Landmarks of the Knee with Bonnie Southgate
The obsession begins…
For us at Pilates Therapy, we feel that understanding the anatomy and biomechanics of both the knee and the foot are of utmost importance. Recognising how they should work in relation to movement can be the difference between optimal and sub-optimal movement…and ultimately, cueing the correct movement can help our clients to move optimally without pain.
So if you’re here, you’ve probably seen our social media updates – May is our month to obsess over the knee and foot. Perfectly timed since our Knee and Foot courses are coming up over the next few months in our 3 separate locations…
On our first post in the knee and foot series takes us to Bonnie who eases us in with an overview of the knee. She shows us the bony landmarks as well as palpation points such as tendons and muscular attachments, all of which can be really significant when observing movement and treating your clients.
Here is the full video, but for those of you who like to read, we’ve also outlined the landmarks covered so you can follow along too!
Let us know what you think – We love to hear feedback from all of our fellow Pilates trainers out there!
Medial Epicondyle – This is a bony landmark which is found on the distal end of the femur on the medial side. To palpate this, you’ll be looking for the gap between the femur and the tibia – Moving up slightly onto what feels like a bony edge.
Lateral Epicondyle – Found on the distal end of the femur on the lateral side. To palpate, you’ll be feeling for the gap between the femur and the tibia and then just moving up slightly onto the epicondyle.
Fibula Head – Heading up towards the knee along the lateral side, you’ll find a bony prominence which is the head of the fibula. Whilst this isn’t a supportive bone, it does form the attachment point for the Biceps Femoris. The fibula can also influence what happens to the knee and the ankle in flexion so it’s important that this bone can move to allow optimal movement and function of the bones and muscles surrounding the knee and foot.
Tibial Tuberosity – The bony prominence located on the front of the leg just below the knee cap (patella) This forms the attachment of the Rectus Femoris muscle – And it’s often a site of issue in knee conditions such a Osgood Schlatters.
Tibial Plateau – Think of a mountain, the plateau is that flat surface on top so working from the Tibial Tuberosity, move upwards and you’ll be able to feel the Tibial Plateau where you can almost sit your thumbs on top of it.
Pes Anserinus (Goose’s Foot) – Attachment point for 3 muscles which cross the knee joint. The Pes Anserinus can be tender to palpate but it’s located on the medial side.
Gerdy’s Tubercle – The Iliotibial Band attaches into this tubercle. Working from the Fibula Head, move medially, feeling for a bony prominence. The Gerdy’s Tubercle is located on the Tibia.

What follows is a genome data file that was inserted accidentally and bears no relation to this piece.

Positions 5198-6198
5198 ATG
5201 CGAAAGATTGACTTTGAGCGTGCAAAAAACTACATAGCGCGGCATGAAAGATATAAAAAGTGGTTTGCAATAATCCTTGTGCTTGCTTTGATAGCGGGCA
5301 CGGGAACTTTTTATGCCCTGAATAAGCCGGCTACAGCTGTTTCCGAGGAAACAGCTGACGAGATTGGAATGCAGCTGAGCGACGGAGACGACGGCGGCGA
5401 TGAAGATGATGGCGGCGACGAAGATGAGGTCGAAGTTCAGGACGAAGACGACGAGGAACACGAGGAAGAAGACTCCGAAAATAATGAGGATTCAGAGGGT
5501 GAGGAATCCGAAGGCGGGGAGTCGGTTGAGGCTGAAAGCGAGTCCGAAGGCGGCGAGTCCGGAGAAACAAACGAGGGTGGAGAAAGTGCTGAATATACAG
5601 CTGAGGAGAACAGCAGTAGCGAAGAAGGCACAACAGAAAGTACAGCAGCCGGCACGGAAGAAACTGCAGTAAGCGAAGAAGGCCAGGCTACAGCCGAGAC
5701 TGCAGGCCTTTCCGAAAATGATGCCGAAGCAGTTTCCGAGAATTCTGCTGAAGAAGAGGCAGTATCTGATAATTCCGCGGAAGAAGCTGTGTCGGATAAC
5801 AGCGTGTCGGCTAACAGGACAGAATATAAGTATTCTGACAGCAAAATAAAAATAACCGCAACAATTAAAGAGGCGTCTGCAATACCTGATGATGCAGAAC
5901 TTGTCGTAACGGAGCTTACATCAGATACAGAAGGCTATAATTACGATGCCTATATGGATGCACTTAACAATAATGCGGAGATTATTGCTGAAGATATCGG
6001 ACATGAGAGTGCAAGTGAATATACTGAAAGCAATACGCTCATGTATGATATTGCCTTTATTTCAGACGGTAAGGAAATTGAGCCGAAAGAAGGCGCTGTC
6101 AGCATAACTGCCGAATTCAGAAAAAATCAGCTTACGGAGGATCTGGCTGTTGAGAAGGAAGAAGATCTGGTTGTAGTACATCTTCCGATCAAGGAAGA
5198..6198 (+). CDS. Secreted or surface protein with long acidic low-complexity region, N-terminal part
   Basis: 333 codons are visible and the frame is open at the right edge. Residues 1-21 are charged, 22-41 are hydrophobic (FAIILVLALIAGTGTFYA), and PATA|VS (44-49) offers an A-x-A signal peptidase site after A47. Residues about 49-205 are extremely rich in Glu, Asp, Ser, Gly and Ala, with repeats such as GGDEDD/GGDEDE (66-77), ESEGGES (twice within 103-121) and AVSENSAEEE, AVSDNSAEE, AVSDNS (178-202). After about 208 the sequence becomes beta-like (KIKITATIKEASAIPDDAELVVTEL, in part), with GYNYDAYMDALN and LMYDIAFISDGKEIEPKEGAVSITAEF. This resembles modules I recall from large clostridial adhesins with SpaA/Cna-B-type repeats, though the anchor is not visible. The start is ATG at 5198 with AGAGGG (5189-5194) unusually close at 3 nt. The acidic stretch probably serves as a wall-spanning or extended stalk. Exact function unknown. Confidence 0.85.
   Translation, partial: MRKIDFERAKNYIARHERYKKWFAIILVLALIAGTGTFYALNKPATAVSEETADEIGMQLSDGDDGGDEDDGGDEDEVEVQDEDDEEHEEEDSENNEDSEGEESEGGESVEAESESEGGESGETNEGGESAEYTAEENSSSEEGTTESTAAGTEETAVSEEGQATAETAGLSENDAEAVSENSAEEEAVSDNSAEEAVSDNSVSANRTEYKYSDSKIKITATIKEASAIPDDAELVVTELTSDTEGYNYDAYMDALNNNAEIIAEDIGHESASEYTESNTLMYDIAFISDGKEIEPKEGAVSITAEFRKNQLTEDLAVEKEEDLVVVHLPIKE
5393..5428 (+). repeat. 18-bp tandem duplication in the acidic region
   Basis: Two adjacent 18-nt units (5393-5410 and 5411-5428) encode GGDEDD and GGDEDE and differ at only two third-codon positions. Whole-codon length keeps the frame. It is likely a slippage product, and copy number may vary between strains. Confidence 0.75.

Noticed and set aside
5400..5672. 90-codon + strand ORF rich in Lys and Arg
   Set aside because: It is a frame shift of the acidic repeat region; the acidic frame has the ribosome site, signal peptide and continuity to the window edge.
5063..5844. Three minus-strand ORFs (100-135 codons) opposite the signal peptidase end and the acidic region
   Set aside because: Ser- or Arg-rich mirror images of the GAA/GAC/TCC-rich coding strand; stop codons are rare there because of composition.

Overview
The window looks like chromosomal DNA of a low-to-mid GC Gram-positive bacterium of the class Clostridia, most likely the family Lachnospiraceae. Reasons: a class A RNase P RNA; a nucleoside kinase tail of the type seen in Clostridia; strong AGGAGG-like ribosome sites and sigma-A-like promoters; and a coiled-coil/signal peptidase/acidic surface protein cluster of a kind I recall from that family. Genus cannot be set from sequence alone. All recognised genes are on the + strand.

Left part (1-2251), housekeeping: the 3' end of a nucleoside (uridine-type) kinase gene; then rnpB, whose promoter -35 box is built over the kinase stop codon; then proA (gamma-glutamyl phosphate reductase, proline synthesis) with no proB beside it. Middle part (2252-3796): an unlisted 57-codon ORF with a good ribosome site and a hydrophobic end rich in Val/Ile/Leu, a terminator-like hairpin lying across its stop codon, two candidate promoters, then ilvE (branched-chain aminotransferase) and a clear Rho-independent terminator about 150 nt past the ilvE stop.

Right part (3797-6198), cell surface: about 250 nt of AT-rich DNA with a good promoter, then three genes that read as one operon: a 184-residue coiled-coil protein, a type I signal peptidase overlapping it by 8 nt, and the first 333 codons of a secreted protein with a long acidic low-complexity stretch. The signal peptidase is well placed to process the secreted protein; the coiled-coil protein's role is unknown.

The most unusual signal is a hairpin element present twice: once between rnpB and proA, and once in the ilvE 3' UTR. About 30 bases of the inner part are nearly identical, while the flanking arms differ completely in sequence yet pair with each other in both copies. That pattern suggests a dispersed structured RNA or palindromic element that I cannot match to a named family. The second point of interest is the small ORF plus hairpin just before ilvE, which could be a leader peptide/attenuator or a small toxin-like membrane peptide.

Base of Patella – The base is the top portion of the patella on the anterior side of the knee.
Patella Apex – Moving down to where the knee comes forms a slight point shape is what’s known as the Apex of the Patella.
Palpation Points – Tendons:
Quadriceps Tendon – The Rectus Femoris muscle runs along the front of the thigh and attaches over the kneecap into the Tibial Tuberosity. However, it starts to become a tendon above the knee and this is the Quadriceps Tendon
Patella Tendon – The Patella Tendon encloses the knee cap (patella) and attaches onto the Tibial Tuberosity
Semitendinosus Tendon – This is easier to palpate if your client is laid on their front, with one knee bent. On the medial side, you should be easily able to feel what Bonnie calls a ‘pingy tendon’
Semimembranosus Tendon – The Semimembranosus tendon is a flatter tendon compared to the Semitendinosus. Moving further medially, the Semimembranosus runs underneath the Semitendinosus.
Biceps Femoris Tendon – Located on the lateral side this tendon is often easy to palpate when your client is laying on their front with the knee bent.
Palpation Points – Ligaments:
Medial Collateral Ligament – This essentially holds the femur and the tibia together – And it’s a small band which crosses the joint on the medial side of the knee.
Lateral Collateral Ligament – This ligament has more of a rope texture to palpate, it’s a lot thinner than the MCL and it’s located (as the name suggests) on the lateral side of the knee! Both of these ligaments help to stabilise the knee
Palpation Points – Fossa:
Popliteal Fossa – This is best palpated by asking your client to lay on their front with their knee bent. You’re looking at the space on the back of the knee. This fossa contains the Popliteus muscle and the Popliteal Artery. The Popliteus muscle crosses the knee joint in back, and it helps with the screw-home mechanism. The Popliteus muscle helps to unlock the knee in flexion. The Popliteal Artery is a major artery located back here so be sure not to press too hard when palpating over this!
So this concludes our first instalment of our Knee and Foot Series – If you found this interesting or you’d like to learn more, we have 3 courses coming up dedicated to the knee and foot. These courses all take place over a weekend in 3 separate locations:
London: 18th-19th May
Dorset: 8th-9th Jue
Gatwick: 16th-17th August